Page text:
“Vegetarian”, originally released in 2009, marked the debut of Korean art house director Lim Woo Seong, and like his recent “Scars” was adapted from a short story by writer Han Gang. The film is a dark psycho drama following a young woman, played by actress Chae Min Seo (“The Loner”), whose sudden decision not to eat meat signals the start of a descent into mental and physical decline. An at times surreal and disturbing affair, the film screened to acclaim at a variety of international festivals, including Pusan in 2009 and Sundance in 2010, winning Lim praise as a fascinating new talent in Korean cinema.
Chae Min Seo plays Yeong Hye, an unbalanced housewife whose husband and family are surprised and dismayed when she one day announces that she is becoming a vegetarian. Her behaviour quickly becomes erratic, ridding the house entirely of meat and gradually isolating herself, her unsettled nightly dreams invading her days. Things change when Yeong Hye starts spending time her brother-in-law Min Ho (Kim Hyun Sung, “Puzzle”), a tortured artist type who has hit a creative dry patch and is questioning his life. With her posing for him as a model, the two embark together on a bizarre journey of discovery and transformation.
To make things clear from the start: “Vegetarian” is a resolutely art house film, an odd, ambiguous affair which is quite likely to bemuse or frustrate anyone looking for an average, easy answers film. Director Lim Woo Seong certainly takes what could have been a fairly straightforward psychological character study to some very strange places, mixing themes of identity and spiritualism with gender struggles and even some Cronenberg-style body horror. As with “Scars”, Lim keeps things enigmatic, explaining very little and leaving it up to the viewer to discern reasons behind Yeong He’s metamorphosis, possibly suggesting that it might have been childhood trauma, but shying away from any explicit elaborations. Thankfully, despite its wilful obtuseness, the film is poetic and engaging, with some gorgeous visuals, and open minded viewers used to adventurous cinema should find its lyricism pleasing and stimulating.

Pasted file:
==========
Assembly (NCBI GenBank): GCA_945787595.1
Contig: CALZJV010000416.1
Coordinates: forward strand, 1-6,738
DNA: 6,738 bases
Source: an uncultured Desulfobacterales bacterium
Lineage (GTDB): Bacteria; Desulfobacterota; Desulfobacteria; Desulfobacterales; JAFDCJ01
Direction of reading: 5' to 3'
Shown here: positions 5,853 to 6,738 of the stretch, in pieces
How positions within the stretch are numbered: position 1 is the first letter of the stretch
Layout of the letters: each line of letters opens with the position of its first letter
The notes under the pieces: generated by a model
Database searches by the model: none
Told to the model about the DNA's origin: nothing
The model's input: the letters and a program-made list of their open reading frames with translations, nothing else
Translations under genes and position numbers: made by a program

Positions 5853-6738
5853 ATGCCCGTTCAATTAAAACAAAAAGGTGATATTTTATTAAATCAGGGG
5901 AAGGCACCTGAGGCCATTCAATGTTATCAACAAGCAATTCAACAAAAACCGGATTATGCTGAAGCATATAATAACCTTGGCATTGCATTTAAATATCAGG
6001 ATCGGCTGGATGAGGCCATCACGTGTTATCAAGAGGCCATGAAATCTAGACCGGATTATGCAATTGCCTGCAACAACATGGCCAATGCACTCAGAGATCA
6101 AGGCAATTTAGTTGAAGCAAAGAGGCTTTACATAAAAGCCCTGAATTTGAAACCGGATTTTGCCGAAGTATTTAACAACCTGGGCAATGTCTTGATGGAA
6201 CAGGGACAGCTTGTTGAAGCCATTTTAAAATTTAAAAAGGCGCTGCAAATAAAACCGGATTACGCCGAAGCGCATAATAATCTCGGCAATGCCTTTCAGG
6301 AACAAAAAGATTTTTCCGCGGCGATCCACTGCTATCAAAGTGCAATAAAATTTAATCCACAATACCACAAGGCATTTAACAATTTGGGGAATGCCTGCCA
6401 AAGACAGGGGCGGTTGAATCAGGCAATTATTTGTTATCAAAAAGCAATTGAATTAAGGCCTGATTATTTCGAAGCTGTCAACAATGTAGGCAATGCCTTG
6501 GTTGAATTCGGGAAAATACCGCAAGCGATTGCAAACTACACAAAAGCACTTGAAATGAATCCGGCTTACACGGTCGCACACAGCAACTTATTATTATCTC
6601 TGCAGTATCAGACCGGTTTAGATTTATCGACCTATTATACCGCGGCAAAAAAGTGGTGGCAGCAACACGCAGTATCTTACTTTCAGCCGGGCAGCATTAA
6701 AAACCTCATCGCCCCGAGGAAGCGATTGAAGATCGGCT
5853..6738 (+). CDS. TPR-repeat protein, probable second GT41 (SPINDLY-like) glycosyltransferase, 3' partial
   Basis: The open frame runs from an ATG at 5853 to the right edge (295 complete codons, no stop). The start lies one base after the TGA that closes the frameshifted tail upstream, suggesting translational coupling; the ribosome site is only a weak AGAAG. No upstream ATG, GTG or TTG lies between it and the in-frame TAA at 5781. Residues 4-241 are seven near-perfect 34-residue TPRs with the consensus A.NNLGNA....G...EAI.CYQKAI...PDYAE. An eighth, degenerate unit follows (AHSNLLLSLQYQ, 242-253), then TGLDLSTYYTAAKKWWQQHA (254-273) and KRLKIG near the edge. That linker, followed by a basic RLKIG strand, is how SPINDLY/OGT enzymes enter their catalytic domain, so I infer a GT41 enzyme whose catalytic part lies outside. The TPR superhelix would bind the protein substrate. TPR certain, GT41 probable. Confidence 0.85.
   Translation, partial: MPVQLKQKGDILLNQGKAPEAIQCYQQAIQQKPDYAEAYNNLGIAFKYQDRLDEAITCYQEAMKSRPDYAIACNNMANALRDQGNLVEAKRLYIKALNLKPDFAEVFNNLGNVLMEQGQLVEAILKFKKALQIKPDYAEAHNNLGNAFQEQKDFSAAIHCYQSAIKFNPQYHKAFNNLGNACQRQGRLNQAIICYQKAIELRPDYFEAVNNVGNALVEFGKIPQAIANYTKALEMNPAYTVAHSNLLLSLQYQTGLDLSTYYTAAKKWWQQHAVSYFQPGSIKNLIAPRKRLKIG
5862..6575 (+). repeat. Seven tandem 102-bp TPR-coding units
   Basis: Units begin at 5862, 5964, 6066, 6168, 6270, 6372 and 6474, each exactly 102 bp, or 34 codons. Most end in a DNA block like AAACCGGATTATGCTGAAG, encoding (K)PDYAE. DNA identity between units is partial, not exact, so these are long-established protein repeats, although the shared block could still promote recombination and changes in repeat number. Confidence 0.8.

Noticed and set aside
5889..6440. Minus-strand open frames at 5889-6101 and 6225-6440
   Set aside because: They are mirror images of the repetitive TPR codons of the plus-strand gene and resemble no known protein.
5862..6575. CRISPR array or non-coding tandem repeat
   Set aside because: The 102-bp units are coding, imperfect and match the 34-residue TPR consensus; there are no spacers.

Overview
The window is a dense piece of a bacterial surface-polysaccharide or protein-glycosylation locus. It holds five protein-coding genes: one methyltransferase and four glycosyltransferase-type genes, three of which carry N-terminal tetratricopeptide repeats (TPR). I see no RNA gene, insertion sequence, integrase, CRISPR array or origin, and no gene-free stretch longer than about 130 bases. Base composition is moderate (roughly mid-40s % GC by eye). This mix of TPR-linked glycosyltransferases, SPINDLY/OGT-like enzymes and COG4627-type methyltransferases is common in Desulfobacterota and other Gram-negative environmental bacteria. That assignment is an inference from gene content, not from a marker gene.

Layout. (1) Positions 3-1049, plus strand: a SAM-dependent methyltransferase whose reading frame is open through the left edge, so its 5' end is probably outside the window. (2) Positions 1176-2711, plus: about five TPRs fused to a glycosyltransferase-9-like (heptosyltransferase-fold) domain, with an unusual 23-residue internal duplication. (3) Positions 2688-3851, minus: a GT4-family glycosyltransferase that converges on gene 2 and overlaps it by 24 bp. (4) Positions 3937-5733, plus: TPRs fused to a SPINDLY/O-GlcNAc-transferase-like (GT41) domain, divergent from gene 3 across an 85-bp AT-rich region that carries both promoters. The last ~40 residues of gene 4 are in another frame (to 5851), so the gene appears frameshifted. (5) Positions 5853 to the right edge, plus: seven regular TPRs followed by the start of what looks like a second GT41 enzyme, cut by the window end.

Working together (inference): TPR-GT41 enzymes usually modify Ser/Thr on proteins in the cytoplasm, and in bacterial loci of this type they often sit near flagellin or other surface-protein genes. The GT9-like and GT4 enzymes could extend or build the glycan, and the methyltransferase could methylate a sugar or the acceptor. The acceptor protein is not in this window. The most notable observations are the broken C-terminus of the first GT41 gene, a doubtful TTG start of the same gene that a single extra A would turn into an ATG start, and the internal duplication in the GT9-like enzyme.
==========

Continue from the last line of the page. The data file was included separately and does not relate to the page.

The film is unsurprisingly quite dark and disturbing, with some of Yeong He’s dreams and visions being weird and startling, though is never shocking in a gratuitous manner, Lim eschewing anything too exploitative. This having been said, it does feature a fair amount of surprisingly explicit sex, with actress Chae Min Seo appearing fully nude on many occasions and engaging in some graphic couplings. Lim manages to walk a strange line between the erotic and the grotesque, linking the naked human body with flowers, presumably as a means of symbolically underlining Yeong He’s blossoming away from the oppression of her husband and family life. At the same time though the film does not treat this as being necessarily a good thing, with her increasingly unhinged actions making it clear that the film is unlikely to end well (or even end in a coherent, understandable manner).
Chae Min Seo is superb in the lead role, and the film ultimately belongs to her. Having undergone a tough dietary regime in order to reflect her character’s weight loss and growing fragility, she turns in a convincing and powerful performance, giving the film enough of an emotional anchor to prevent it from becoming too abstract. Her ability to generate sympathy for a potentially unfathomable woman is impressive indeed, and though it is might be difficult to relate with what she is going through, it’s hard not to care about her fate. Kim Hyun Sung is similarly on strong form, and the relationship between their characters in the later stages of the film makes for a compelling dynamic, a shifting, charged bond in which is never clear who is really helping or controlling who.
Though “Vegetarian” is not a film for everyone, and to an extent is guilty of arty pretentiousness, it’s a bold, beautifully crafted and highly original effort. Lim Woo Seong is as much a poet as a director, and the challenging film should be enjoyed by brave viewers with a taste for the artistic and outlandish.
Woo-Seong Lim (director) / Woo-Seong Lim (screenplay)
CAST: Min-seo Chae